The Queensland Farmers’ Federation (QFF) is urging farmers and rural communities to be ready for a new landfill tax commencing in early 2019, following the introduction of new legislation into State Parliament today.
The Waste Levy will begin on 4 March 2019 and will be set at $70 per tonne for general waste escalating up to $150 per tonne for Category 1 regulated wastes sent to landfill. It will include 38 local government areas and cover 90% of Queensland’s population.
QFF President Stuart Armitage said the agricultural sector was continuing to demonstrate stewardship of the resources it uses and maximise recycling opportunities across the industry, but farmers need to consider how the levy will impact their business when it is introduced.
“QFF has been working with farmers and rural communities to recognise the importance of farm sustainability and to grow and develop the resource recovery sector in Queensland,” Mr Armitage said.
“Since March this year, over 25,000 litres of used oil from farmers in south west Queensland has been collected to be re-refined into new product, while around 2,000 tonnes of polypropylene woven bags and almost 1,500 tonnes of rigid plastics and trickle tape have been collected from farms and recycled in the last financial year.”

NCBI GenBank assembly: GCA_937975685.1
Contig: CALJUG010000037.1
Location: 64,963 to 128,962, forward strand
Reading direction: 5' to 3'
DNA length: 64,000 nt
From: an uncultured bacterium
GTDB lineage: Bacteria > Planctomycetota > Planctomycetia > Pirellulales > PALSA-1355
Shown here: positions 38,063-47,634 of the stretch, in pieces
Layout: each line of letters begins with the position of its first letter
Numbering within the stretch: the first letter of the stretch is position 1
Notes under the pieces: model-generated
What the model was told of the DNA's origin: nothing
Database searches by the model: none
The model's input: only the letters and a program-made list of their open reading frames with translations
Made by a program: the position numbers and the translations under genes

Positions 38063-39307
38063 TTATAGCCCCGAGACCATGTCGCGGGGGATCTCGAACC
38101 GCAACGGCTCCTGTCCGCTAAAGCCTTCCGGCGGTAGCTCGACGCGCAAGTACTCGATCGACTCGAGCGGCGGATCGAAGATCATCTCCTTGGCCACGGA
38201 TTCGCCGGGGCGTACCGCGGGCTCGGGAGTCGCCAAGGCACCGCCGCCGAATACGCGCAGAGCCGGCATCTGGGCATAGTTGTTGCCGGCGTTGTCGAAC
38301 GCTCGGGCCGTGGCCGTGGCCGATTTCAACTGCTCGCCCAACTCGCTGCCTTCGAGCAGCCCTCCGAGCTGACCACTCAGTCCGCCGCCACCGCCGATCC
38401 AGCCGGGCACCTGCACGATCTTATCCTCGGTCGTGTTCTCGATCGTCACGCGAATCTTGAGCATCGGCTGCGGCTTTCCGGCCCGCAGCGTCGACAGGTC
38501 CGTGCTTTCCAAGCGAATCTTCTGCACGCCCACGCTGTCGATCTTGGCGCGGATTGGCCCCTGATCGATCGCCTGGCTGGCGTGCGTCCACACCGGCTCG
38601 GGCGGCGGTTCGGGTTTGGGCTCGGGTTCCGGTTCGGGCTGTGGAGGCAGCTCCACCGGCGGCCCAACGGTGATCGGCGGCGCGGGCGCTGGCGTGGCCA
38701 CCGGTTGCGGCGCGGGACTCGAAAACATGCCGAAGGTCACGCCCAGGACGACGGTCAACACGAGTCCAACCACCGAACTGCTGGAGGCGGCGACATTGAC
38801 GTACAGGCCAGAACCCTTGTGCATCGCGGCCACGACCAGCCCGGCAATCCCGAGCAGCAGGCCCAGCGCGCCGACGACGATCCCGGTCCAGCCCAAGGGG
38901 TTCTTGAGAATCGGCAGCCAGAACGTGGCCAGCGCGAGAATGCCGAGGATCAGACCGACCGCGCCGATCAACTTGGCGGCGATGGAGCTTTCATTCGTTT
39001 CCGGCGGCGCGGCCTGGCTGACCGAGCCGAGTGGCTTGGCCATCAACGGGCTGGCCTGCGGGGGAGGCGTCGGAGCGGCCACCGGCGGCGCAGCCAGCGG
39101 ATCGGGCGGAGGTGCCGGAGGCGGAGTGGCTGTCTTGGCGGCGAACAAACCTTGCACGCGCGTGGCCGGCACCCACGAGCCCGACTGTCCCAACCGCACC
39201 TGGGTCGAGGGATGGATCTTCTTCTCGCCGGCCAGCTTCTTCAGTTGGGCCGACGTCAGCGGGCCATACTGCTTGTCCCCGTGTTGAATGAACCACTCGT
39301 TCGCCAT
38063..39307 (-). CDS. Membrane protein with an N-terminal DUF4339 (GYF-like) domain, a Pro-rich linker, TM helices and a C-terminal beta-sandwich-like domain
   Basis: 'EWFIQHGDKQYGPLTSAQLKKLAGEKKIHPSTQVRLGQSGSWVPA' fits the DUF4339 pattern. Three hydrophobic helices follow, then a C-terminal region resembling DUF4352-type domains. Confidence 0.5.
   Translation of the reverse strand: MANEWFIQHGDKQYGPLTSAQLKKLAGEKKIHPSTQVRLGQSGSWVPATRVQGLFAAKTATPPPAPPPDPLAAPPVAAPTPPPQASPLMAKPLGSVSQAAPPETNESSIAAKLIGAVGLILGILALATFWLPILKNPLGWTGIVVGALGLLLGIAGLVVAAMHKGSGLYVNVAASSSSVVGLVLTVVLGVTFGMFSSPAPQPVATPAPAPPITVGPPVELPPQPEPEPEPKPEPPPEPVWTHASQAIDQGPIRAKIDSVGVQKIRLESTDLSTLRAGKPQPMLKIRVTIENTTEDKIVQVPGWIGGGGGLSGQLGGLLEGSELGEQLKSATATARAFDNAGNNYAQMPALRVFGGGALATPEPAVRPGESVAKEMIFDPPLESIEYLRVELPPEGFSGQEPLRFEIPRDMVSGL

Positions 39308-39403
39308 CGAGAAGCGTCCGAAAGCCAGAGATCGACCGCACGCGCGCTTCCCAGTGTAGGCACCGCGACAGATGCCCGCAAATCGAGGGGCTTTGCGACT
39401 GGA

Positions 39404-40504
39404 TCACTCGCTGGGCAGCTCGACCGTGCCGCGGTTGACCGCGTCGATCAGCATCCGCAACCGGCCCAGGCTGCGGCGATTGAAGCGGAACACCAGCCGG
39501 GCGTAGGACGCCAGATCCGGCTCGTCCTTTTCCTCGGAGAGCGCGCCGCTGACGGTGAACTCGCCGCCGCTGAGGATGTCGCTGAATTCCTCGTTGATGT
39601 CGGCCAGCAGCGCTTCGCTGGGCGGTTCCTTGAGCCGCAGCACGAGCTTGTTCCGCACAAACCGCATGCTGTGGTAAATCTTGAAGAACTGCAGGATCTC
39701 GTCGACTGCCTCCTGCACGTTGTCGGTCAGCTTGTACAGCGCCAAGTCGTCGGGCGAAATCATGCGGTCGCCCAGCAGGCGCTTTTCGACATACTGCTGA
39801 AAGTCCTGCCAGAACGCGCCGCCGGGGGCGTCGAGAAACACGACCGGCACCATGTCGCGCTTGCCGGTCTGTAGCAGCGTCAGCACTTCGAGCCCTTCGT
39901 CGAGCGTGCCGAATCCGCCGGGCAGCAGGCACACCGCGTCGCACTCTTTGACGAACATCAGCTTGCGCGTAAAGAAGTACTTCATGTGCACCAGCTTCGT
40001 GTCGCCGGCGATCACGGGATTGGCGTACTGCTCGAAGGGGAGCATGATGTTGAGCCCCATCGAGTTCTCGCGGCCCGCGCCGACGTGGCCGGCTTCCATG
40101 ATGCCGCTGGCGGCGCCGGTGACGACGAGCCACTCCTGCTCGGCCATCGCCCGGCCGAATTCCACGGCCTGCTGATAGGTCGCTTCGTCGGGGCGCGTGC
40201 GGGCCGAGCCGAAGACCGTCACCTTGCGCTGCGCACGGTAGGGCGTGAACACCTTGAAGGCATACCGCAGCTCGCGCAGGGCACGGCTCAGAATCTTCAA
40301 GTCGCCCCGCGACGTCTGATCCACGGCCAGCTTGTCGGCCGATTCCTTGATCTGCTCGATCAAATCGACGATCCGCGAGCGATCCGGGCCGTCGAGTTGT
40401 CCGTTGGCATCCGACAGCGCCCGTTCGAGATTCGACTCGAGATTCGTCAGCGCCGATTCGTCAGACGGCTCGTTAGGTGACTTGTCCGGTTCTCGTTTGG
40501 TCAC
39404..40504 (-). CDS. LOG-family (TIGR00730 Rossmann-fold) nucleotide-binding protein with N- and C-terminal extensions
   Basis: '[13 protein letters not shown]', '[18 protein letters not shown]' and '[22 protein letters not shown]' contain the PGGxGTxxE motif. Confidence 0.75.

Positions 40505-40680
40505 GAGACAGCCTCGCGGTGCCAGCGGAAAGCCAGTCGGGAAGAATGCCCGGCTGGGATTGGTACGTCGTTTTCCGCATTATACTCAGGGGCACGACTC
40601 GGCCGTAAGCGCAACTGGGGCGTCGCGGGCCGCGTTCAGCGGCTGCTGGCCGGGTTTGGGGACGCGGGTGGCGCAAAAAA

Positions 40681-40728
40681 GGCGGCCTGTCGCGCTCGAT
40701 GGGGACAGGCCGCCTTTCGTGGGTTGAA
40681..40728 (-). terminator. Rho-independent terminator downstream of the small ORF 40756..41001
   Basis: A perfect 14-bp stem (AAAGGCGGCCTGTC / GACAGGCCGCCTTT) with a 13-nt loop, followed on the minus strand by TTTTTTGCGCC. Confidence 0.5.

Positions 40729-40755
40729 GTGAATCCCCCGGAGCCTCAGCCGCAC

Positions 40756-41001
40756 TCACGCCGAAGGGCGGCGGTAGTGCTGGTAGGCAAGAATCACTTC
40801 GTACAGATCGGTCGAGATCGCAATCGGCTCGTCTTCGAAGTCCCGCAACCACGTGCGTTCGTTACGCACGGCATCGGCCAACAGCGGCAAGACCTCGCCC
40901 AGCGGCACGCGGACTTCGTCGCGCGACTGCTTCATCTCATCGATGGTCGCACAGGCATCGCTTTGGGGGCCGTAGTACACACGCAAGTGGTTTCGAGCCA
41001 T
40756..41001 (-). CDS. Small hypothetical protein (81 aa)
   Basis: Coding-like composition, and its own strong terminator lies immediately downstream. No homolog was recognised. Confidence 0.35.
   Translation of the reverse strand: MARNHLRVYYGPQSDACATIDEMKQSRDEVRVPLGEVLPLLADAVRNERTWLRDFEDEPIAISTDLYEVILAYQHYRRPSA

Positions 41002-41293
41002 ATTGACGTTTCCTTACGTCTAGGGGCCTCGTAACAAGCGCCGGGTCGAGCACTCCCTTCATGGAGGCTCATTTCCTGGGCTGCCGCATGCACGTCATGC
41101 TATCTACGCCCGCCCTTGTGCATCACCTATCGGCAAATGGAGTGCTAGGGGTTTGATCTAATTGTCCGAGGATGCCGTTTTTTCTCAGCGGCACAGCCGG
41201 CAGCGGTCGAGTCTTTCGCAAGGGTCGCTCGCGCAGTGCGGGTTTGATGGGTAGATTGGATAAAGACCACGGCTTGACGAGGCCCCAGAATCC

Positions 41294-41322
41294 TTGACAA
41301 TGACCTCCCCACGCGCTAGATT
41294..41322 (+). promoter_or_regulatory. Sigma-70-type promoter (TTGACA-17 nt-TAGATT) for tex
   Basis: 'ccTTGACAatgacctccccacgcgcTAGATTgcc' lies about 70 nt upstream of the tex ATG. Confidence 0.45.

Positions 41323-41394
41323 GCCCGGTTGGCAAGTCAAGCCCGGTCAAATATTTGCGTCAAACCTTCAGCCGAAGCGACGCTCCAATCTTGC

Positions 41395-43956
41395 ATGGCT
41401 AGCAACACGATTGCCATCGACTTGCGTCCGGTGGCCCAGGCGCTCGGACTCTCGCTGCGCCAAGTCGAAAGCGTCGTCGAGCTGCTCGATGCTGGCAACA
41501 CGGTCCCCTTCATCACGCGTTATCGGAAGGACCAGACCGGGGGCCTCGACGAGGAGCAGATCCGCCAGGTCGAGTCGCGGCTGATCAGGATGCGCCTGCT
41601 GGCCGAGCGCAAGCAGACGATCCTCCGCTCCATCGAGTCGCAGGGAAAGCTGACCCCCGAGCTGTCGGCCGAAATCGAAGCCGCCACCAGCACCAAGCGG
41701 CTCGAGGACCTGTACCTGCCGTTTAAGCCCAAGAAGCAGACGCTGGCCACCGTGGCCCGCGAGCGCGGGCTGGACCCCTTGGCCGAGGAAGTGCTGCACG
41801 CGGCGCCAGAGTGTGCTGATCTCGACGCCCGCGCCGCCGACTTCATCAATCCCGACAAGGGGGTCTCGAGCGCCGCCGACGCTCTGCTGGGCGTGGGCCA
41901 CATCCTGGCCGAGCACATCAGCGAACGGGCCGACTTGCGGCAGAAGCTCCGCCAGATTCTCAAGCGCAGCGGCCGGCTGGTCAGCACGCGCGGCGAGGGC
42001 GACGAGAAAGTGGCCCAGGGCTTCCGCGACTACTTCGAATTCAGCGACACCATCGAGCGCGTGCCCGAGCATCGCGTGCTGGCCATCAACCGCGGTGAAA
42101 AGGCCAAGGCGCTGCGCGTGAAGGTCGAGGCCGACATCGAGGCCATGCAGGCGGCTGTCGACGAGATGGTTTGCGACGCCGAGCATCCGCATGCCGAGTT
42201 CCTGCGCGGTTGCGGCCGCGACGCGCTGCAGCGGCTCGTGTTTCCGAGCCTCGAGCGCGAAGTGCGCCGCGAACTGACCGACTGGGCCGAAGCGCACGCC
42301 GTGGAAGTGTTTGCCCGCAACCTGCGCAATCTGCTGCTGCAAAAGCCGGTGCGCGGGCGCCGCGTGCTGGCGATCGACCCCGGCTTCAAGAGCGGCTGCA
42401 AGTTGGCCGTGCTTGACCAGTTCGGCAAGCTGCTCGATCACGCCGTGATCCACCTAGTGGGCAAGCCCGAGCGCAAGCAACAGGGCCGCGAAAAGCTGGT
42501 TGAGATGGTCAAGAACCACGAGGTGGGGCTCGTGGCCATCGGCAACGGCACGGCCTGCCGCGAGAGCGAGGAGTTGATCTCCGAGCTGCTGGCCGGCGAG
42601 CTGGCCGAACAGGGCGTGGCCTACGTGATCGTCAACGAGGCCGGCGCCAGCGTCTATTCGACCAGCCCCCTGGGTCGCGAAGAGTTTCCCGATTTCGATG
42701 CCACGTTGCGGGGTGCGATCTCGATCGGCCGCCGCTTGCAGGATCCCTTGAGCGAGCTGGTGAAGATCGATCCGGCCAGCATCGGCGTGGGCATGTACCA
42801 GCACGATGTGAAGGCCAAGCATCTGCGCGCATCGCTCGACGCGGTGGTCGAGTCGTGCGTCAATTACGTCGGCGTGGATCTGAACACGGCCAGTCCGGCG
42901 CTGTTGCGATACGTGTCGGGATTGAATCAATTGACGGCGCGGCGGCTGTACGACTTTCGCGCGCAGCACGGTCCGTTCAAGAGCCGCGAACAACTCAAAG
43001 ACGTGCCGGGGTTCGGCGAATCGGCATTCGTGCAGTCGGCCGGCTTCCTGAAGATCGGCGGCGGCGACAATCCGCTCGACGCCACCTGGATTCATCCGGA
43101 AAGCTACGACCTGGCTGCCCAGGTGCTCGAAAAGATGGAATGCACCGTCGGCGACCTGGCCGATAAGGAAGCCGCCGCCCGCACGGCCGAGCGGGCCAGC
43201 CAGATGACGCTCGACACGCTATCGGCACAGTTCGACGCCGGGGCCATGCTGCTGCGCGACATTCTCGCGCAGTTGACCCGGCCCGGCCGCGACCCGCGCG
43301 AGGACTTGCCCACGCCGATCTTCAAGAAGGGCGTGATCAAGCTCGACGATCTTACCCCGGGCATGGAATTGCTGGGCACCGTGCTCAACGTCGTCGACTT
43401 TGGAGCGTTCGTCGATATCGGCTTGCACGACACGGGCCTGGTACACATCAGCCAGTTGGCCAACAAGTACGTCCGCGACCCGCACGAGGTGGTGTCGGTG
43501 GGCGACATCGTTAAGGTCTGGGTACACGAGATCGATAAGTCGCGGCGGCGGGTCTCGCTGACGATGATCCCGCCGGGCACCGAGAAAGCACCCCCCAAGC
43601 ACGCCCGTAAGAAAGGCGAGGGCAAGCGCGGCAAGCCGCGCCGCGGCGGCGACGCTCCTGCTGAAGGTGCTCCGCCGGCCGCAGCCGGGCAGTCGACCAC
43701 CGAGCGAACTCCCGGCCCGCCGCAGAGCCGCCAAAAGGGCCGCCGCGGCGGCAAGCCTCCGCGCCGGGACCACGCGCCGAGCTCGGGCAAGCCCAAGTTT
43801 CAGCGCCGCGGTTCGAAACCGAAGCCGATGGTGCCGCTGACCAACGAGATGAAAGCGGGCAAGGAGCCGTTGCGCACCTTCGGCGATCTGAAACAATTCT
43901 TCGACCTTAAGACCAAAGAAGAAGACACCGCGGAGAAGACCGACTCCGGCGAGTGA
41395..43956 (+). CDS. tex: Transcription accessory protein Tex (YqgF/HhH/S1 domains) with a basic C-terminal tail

“The agricultural sector is moving towards adopting a circular economy and striving to find innovative and practical solutions for the management of farm waste.”
“Every 10,000 tonnes of waste disposed into landfill supports 2.8 full time jobs, whereas if the same 10,000 tonnes of waste were recycled, 9.2 jobs would be supported.”
“Greater resource recovery and recycling will attract business investment and creating regional jobs by securing the feedstock these industries need. There is also great potential for farmers to maximise value from byproducts.”
QFF extends its gratitude to its recycling partners, and also to the participating councils who are providing free of charge drop-off points for end of life agricultural packaging and product, which is necessary for consolidating the required volumes.
“It is important that the waste and recycling industry, local governments and agricultural industries continue to work together to remove barriers to the collection and recovery of recyclable materials and develop cost effective and environmentally-efficient processes for material capture and recovery in the future.”
For more information about on-farm recycling and waste recovery opportunities, visit: https://www.qff.org.au/advocacy/recycling-and-materials-recovery-opportunities/.